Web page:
Meanwhile, back on Summer Street, the Town of Maynard, in its wisdom, decide to redirect a stream that flowed next to the high school into an underground storm sewer and build a junior high school, auditorium and gymnasium atop it (probably contributes to why ArtSpace is flood prone). The junior high opened January 1926, named Emerson Junior High School in 1932.  After the high school moved to its new south-side campus in 1964, half the building became Fowler Elementary School and the whole complex became known as Emerson-Fowler School. In time, the junior high school took over the entire building as Fowler Middle School, remaining as such until the end of 2000.

Wilson School, Main Street, Maynard. Click to enlarge.
Courtesy Maynard Historical Society
Meanwhile, back on Main Street, Wilson School was closed in 1942 because the school population had decreased dramatically, reopened in 1948 when the post-war baby boom started to arrive, and then was destroyed when a pre-dawn fire on December 17, 1952 left only the scorched brick exterior standing. This left Coolidge and Roosevelt as elementary schools.
The next phase for the Maynard school system was to create three schools adjacent to each other, on the south side of Route 117, each to have adequate parking and adjacent fields for physical education classes. Green Meadow School was first. Land was taken from Crowe Park. The school opened for the 1956-57 school year. Coolidge was kept on until 1981. A major addition to Green Meadow was approved in 1986, completed for the beginning of the 1988-89 year, which led to the closing of Roosevelt in 1988. “Maynard High School” was completed in 1964 at a cost of $1,700,000. Fowler Middle School (leave the old building, keep the name) opened in 2000. And then, in 2013, the fifth Maynard High School was replaced by the sixth Maynard High School, at a cost of $42,500,000. Note that over the years, two schools were completely destroyed by fire (Nason 1916, Wilson 1952) and three were significantly damaged (Nason 1879, high school 1992, Emerson-Fowler 1978).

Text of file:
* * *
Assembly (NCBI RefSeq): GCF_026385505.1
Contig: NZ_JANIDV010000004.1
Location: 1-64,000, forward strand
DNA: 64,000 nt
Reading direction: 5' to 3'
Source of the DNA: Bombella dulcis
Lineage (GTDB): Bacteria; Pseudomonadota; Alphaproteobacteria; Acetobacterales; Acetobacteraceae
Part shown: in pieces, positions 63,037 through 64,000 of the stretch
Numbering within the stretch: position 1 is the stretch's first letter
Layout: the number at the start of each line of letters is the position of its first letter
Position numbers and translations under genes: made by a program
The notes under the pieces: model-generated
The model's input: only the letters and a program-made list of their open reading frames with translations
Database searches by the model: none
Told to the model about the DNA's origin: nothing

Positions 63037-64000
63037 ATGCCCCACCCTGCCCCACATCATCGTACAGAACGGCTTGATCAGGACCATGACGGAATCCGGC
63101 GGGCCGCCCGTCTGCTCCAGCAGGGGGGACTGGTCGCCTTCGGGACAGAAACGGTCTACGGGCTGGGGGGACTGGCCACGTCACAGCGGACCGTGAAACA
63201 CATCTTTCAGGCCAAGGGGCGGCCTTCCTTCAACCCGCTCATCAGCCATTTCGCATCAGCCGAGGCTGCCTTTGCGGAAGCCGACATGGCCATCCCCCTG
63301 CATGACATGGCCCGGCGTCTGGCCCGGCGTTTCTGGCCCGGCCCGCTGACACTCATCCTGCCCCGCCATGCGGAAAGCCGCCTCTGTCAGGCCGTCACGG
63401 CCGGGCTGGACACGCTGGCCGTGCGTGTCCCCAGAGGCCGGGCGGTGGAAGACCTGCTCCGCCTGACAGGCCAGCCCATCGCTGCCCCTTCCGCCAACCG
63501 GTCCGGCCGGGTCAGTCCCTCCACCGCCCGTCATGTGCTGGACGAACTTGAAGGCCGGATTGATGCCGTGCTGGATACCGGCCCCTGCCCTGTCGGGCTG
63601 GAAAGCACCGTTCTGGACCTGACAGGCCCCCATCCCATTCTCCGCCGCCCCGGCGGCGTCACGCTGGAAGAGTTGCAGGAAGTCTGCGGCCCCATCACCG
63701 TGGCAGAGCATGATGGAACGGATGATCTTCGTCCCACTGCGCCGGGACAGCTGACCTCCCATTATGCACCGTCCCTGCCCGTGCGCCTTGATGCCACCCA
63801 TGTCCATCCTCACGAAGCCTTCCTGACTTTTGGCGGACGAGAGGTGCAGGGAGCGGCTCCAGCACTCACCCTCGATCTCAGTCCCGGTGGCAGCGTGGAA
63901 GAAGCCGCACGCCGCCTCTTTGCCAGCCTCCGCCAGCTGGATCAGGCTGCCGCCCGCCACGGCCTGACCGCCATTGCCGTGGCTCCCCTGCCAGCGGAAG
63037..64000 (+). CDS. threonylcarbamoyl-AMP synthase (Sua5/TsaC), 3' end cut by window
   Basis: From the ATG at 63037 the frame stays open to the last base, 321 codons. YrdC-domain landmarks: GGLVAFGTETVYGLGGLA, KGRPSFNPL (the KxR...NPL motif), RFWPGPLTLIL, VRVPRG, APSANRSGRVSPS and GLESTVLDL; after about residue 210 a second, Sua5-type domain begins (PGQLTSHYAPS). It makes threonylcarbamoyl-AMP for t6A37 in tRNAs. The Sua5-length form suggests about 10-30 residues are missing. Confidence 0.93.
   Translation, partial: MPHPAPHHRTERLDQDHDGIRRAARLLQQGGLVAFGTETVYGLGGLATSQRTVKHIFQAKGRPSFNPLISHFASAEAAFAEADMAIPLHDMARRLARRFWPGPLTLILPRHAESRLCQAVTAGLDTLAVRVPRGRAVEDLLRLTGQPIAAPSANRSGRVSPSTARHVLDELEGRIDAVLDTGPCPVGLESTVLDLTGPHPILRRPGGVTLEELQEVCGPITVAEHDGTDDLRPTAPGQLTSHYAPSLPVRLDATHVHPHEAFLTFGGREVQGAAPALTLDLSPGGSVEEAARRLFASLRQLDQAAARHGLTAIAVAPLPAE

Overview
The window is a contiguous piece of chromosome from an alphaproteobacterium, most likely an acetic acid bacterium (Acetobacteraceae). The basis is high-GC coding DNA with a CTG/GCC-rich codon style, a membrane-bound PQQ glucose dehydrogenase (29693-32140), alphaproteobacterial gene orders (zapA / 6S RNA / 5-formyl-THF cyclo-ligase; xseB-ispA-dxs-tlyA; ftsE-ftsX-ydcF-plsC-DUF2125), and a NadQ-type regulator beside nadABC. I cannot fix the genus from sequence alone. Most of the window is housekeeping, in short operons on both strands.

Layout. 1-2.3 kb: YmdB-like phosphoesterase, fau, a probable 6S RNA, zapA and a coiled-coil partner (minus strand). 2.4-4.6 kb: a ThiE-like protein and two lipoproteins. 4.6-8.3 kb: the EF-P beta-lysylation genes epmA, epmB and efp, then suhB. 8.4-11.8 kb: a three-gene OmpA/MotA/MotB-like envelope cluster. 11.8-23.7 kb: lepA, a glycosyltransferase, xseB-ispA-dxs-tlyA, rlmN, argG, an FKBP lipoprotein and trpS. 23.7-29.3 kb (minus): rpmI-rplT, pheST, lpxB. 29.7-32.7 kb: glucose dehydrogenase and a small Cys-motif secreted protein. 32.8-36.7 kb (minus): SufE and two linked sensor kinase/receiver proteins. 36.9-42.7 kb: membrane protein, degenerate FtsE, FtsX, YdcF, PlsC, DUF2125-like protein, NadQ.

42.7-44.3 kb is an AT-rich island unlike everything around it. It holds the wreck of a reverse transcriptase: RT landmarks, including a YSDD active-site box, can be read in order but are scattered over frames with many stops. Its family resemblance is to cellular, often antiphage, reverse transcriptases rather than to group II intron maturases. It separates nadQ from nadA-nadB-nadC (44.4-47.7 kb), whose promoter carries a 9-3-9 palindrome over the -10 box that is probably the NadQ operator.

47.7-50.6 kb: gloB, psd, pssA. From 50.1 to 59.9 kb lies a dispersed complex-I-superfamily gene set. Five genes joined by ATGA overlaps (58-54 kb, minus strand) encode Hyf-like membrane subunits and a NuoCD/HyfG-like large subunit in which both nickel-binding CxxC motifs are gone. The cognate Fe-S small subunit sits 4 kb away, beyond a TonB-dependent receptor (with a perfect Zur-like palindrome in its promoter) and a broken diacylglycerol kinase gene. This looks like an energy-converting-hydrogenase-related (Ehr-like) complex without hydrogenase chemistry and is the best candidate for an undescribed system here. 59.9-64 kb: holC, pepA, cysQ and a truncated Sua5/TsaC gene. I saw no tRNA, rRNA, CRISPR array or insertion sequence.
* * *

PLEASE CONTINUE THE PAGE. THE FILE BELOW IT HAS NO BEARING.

Sign at the 1964-2013 high school.
Photo taken just before demolished.

Entering its 150th year, Maynard has two public schools under 25 years old and part of one (Green Meadow) approaching 75 years. The student population, which had peaked in the “baby-boom” years at 2,106 students in 1971, long-since declined back to the mid-teens. WAVM (FM 91.7) had its first broadcast on April 22, 1974. Near 50 years later, about 100 students from MHS and Fowler are active at WAVM and its cable TV and YouTube channels.

In 1965, Saint Bridget’s Parish had opened Saint Bridget’s Parochial School in a brick building on Percival Street, in a filled-in section of the mill pond. The school was staffed by Sisters of Notre Dame, who had a modest convent near-by. The building is now home to The Imago School, a private school offering a Christian faith-based education for grades prekindergarten through eighth grade.


SCHOOL                                YEARS                                   FATE
Brick School (Stow)               1766-1872                               Exists
Turnpike School (Sudbury)    1800-1881                               Exists
Main St.                                  1857-1892; 1894-1902           Moved
Nason St. (HS#1)                    1864-1891 (HS 1871-1877)    Fire/Moved
Acton St. (HS#2)                    1877-1892                               Moved
Sudbury St. (Garfield)            1881-1892                               Condos
Nason St. (HS#3)                    1892-1916                               Fire (total loss)
Main St. (Wilson)                    1903-1942; 1948-1952           Fire (total loss)
Bancroft (Coolidge)                1906-1981                               Empty
Summer St. (HS#4)                1916-1964                               ArtSpace
Nason St. (Roosevelt)             1918-1988                               Library
Summer St. (JHS#1)               1926-2000                               ArtSpace
MHS (HS#5)                           1964-2013                               Fire/Demolished
Summer St. (Fowler)              1965-2000                               Fire/ArtSpace
MHS (HS#6)                           2013-present                           Current
Green Meadow                       1956 & 1988-present               Current
Fowler (JHS#2)                      2000-present                            Current


  1. You forgot St. Bridget's School on Percival on this list of schools (above)

  2. The article mentions St. Bridget's, but the list was limited to public schools.